Work Package 2

Traditional and innovative agricultural practices

The overall goal of this WP is to enhance the sustainability and productivity of local farming systems by analysing specific impediments, points of intervention, and pathways towards the sustainable intensification rediscovering and improving traditional crops and agricultural practices that will be tested in pilot demonstration areas within the study areas.

Tasks and role of the Partners


WP Leader: James Mantent Kombiok

WP Co-Leader: Adeline Barnaud

Task 2.1: Most performing crop varieties/ecotypes identification (M2-M44)

Lead partner: IRD; Participants: ACRA, CIRAD, CSIR-SARI, KDC, UoN, TARI, HU, JU

Sub-Task 2.1.1: Selection and preliminary assessment of Neglected and Underutilized crop Species (NUS) in West and East Africa

Sub-Task 2.1.2: Field participatory assessment of NUS

Sub-Task 2.1.3: Genomic studies of adaptive traits in the crops

The task will identify what is currently known in terms of environmental, agronomic and quality aspects of Neglected and Underutilized Species (NUS) and their potential uses in Africa through a literature review and surveys and interviews with outstanding food writers. This will be used to create a public database to make the findings accessible to multiple stakeholders. Factors to be evaluated will be determined in collaboration with farmers’ groups and other actors in the food chain to ensure they are of direct practical and economic relevance to farmers. Where more than one partner is involved with a crop, trials will be coordinated so that data are taken following common protocols and recorded on common datasheets. All trials will be randomized with a minimum of three replicates, including appropriate controls or a benchmark crop. Genomics and spatial modelling will be used to scan for crop diversity-environment associations.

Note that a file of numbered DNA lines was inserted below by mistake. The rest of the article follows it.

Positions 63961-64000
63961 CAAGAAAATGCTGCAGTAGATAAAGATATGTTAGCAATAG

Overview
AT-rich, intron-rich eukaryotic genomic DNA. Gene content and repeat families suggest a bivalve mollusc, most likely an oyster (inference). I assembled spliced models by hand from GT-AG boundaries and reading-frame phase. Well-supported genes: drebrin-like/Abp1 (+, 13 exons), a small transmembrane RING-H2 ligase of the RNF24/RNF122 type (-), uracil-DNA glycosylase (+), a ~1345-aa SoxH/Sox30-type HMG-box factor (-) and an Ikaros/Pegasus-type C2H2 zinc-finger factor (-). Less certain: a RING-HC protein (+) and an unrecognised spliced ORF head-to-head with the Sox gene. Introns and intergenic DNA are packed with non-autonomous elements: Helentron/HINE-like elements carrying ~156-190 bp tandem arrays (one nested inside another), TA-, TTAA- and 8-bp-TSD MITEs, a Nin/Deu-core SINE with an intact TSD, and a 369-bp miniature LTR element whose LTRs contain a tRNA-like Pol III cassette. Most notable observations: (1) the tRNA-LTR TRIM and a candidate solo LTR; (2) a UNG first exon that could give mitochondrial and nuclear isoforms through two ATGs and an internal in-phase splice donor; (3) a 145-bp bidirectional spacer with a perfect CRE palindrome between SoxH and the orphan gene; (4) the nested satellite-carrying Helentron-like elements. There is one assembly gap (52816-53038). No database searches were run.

Task 2.2: Modification of the soil, nutrient and water environment (M4-M46)


Sub-Task 2.2.1: Land recovery

Sub-Task 2.2.2: Sustainable soil management

Sub-Task 2.2.3: Sustainable water management

This Task will focus on the recovery of abandoned land that will be brought back into sustainable production.

  • Identification and mapping of abandoned land through reconnaissance surveys aiming to collect and process soil management, cropping systems and socio-economic data (characteristics of agricultural holdings, access to factors of production and the market, etc.);

  • Assessment of soil fertility traits in selected FFRUs with abandoned lands.

Farmers Field Research Units (FFRU) will support field trials. FFRUs will be selected according to information coming from surveys and maps produced in Sub-Task 2.2.1. The differences on soil typologies will be the main criteria to identify FFRUs (at least four per soil type), as well as unit dimension (about 1.5 ha) and accessibility during the season.

The following methodologies will be tested:

  • Integrated soil fertility management through the use of composts, biochar and techniques such as the dynamic kraaling;

  • Intercropping cereals and legumes, rotating cereals with legumes;

  • Feeding the available small ruminants with crop residues and using the dung to fertilize the soil to support crop production;

  • Conservation agriculture techniques such as tie-ridging, mulching, cover-cropping, zero tillage or minimum tillage.

The goal is to address the improvement of agricultural practices by tackling water management, also by testing some technical improvements of traditional water harvesting techniques, in order to assess the impacts on water retention in soil. Based on the results of the investigation, cost effective and easily adoptable modification of the traditional water harvesting technique will be proposed and realized, in order to increase soil water retention and augment possibility to bridge dry spells. The improved availability of “green water” due to the modified water harvesting technique application will be then checked by comparing soil hydrological dynamics monitored before and after the intervention.


Task 2.3: Improvement of agri-livestock integrated management (M4-M47)

Lead partner: UNIMAK; Participants: ACRA, UNB, INERA, CSIR-SARI, KDC, KALRO, TARI, HU, JU

Livestock feeding is an essential component for the completion of the human food chain due to the large amount of protein deriving from these animal productions. Considering the lack of sufficient feed resources available for this productive sector, it is fundamental to redesign and carry out within the FFRUs an integrated research of both livestock and agricultural productions embedding of suggestions coming from traditional knowledge (harvesting of cereals and grazing). Agri-livestock practices will be then investigated by engaging farmers in new “Integrated Agricultural Approach” (e.g. mixed cropping systems integrated with livestock grazing systems) to discover the relevance of such methods in terms of food security, soil fertility and yield in limited land surface areas (both rural and peri-urban areas) within the SI framework.



This project has received funding from the European Union’s Horizon 2020 research and innovation programme under grant agreement No 862848

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